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Coulomb excitation of 206Hg at relativistic energies.

Alexander, Tom (2015) Coulomb excitation of 206Hg at relativistic energies. Doctoral thesis, University of Surrey.

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Abstract

The region of the nuclear chart surrounding the doubly-magic nucleus 208Pb provides a key area to constrain and develop contemporary nuclear structure models. One aspect of particular interest is the transition strength of the first excited 2+ state in even-even nuclei; this work describes the measurement of this value for the case of 206Hg, where the Z=80 line meets the N=126 shell closure. The nuclei of interest were synthesized using relativistic-energy projectile fragmentation at the GSI facility in Germany. They were produced in the fragmentation of a primary 208Pb beam at an energy of 1 GeV per nucleon, and separated and identifed using the Fragment Separator. The secondary beams with an energy of 140 MeV per nucleon were Coulomb excited on a secondary target of 400 mg/cm^2 gold. Gamma-rays were detected with the Advanced GAmma Tracking Array (AGATA). The precise scattering angle for Doppler-correction was determined with position information from the Lund-York-Cologne-CAlorimeter(LYCCA). Using the sophisticated tracking algorithm native to AGATA in conjunction with pulse-shape analysis, a precise Doppler-correction is performed on the gamma spectra, and using a complex n-dimensional analysis, the B(E2) value for 206Hg is extracted relative to the known value also measured in 206Pb. A total of 409 million 206Hg particles were measured, and a cross-section of 50 mb was determined for the 2+ state at 1068 keV. The measurement of the B(E2) transition strength was found to be 1.109 W.u. This result is compared to a number of theoretical calculations, including two Gogny forces, and a modified shell model parametrization and is found to be smaller than all calculated estimations, implying that the first excited 2$^+$ state in $^{206}$Hg is uncollective in nature.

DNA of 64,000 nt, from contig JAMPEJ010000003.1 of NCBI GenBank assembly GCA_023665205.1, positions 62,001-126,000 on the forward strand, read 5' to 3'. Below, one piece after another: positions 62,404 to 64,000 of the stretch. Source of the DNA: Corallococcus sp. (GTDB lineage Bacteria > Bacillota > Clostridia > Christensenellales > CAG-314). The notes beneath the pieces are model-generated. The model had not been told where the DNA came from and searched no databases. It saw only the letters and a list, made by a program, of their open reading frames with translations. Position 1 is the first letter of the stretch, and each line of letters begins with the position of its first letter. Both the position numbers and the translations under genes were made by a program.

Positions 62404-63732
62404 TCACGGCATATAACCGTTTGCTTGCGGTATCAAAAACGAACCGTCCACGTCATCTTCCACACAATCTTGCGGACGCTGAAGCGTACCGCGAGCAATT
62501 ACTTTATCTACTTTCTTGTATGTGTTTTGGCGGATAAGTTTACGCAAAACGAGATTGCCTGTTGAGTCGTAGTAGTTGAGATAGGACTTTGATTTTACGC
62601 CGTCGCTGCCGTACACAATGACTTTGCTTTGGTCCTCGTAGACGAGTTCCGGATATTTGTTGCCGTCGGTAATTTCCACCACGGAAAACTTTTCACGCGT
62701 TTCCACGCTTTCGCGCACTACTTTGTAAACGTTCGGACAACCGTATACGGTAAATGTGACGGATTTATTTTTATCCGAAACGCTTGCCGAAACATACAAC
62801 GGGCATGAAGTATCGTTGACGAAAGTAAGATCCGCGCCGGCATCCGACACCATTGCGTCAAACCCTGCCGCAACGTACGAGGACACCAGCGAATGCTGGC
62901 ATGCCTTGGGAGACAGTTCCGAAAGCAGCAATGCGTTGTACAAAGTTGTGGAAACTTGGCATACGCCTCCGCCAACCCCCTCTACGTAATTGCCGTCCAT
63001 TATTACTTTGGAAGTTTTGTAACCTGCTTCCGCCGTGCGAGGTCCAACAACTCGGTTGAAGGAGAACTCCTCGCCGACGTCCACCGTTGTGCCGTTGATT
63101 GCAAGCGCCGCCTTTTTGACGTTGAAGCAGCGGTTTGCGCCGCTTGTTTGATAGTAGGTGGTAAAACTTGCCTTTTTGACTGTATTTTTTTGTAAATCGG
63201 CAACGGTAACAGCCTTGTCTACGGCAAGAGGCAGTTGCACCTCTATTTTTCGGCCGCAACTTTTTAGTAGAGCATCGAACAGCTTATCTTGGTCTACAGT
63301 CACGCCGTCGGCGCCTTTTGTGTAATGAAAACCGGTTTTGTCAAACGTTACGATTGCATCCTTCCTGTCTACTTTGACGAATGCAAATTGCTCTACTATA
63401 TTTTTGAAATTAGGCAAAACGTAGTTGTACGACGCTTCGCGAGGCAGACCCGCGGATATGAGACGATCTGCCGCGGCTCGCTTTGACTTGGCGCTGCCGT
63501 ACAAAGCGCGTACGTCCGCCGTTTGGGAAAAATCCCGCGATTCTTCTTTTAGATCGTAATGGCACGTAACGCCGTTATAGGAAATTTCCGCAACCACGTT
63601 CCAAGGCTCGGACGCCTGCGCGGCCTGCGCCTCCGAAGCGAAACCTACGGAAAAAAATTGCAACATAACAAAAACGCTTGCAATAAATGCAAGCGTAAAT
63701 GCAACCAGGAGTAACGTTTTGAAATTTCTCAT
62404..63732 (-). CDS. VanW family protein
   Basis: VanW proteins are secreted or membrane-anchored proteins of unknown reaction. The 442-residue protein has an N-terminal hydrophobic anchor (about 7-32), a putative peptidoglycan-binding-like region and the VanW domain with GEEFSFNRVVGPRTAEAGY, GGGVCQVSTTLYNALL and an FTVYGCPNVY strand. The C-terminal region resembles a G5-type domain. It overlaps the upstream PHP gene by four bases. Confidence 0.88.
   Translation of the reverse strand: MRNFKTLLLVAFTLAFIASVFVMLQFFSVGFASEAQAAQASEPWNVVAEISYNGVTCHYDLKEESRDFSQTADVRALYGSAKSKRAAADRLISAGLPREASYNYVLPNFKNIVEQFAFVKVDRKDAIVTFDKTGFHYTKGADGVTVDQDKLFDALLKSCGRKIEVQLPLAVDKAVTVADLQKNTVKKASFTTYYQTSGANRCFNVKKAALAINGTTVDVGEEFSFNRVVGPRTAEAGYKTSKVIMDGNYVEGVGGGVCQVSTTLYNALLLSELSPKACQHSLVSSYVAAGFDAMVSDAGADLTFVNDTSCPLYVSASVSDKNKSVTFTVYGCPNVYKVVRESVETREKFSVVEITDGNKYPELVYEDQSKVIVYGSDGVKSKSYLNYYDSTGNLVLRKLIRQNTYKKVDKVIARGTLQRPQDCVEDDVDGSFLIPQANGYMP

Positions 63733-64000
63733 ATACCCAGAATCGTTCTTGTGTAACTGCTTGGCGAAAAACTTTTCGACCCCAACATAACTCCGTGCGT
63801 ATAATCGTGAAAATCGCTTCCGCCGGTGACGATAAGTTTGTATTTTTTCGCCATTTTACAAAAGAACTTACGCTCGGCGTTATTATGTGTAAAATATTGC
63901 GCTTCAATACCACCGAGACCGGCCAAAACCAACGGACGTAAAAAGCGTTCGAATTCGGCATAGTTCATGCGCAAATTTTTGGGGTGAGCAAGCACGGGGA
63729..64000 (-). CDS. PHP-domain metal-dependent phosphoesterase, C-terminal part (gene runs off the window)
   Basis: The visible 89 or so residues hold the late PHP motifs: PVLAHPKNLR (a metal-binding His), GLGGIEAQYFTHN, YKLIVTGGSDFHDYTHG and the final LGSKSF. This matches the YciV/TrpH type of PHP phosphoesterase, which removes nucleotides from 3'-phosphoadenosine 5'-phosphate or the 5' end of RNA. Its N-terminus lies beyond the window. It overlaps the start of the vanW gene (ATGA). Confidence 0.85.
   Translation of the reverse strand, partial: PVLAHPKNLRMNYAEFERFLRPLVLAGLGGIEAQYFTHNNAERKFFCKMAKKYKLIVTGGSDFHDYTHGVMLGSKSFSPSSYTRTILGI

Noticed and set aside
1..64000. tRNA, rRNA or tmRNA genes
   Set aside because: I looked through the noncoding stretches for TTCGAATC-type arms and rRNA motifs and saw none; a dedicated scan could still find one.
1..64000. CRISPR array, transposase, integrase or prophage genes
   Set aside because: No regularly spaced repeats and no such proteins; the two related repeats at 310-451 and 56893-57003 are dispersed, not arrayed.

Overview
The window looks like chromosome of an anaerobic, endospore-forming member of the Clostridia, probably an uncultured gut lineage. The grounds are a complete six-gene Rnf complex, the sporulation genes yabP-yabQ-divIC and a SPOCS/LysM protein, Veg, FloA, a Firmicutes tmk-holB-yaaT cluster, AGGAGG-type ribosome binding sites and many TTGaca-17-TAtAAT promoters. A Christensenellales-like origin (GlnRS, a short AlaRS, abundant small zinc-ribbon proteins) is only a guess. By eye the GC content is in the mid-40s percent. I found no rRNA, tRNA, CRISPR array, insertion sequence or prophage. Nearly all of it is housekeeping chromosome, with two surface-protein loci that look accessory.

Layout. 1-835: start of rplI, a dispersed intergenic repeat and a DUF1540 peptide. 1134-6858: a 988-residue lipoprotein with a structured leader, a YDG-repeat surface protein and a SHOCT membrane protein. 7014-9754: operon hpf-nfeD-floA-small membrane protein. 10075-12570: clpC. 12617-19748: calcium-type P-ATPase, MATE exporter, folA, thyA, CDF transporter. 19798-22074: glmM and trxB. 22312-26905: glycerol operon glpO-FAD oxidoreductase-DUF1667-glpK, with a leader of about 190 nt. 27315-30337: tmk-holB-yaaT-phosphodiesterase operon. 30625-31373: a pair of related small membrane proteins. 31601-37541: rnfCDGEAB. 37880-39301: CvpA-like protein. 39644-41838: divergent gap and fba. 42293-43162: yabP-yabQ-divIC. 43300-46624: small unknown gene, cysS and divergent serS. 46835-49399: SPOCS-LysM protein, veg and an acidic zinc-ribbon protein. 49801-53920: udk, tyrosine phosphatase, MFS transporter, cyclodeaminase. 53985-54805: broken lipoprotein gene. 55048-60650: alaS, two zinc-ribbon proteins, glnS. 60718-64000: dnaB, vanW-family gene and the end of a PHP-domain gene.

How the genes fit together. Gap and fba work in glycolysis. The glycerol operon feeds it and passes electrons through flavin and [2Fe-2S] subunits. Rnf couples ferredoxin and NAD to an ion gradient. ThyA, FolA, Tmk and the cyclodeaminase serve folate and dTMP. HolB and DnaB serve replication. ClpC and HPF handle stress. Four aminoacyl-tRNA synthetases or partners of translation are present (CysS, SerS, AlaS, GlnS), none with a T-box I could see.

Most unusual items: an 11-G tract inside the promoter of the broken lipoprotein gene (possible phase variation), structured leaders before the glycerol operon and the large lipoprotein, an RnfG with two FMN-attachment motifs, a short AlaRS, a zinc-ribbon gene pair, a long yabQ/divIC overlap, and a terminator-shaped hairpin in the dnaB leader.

Item Type: Thesis (Doctoral)
Subjects : Nuclear Physics
Divisions : Theses
Authors :
AuthorsEmailORCID
Alexander, Tomtalexander0@outlook.comUNSPECIFIED
Date : 29 February 2015
Funders : STFC
Grant Title : Doctoral Grant Studentship
Contributors :
ContributionNameEmailORCID
Thesis supervisorPodolyak, Zsoltz.podolyak@surrey.ac.ukUNSPECIFIED
Depositing User : Tom Alexander
Date Deposited : 01 Mar 2016 11:36
Last Modified : 01 Mar 2016 11:36
URI: http://epubs.surrey.ac.uk/id/eprint/809958

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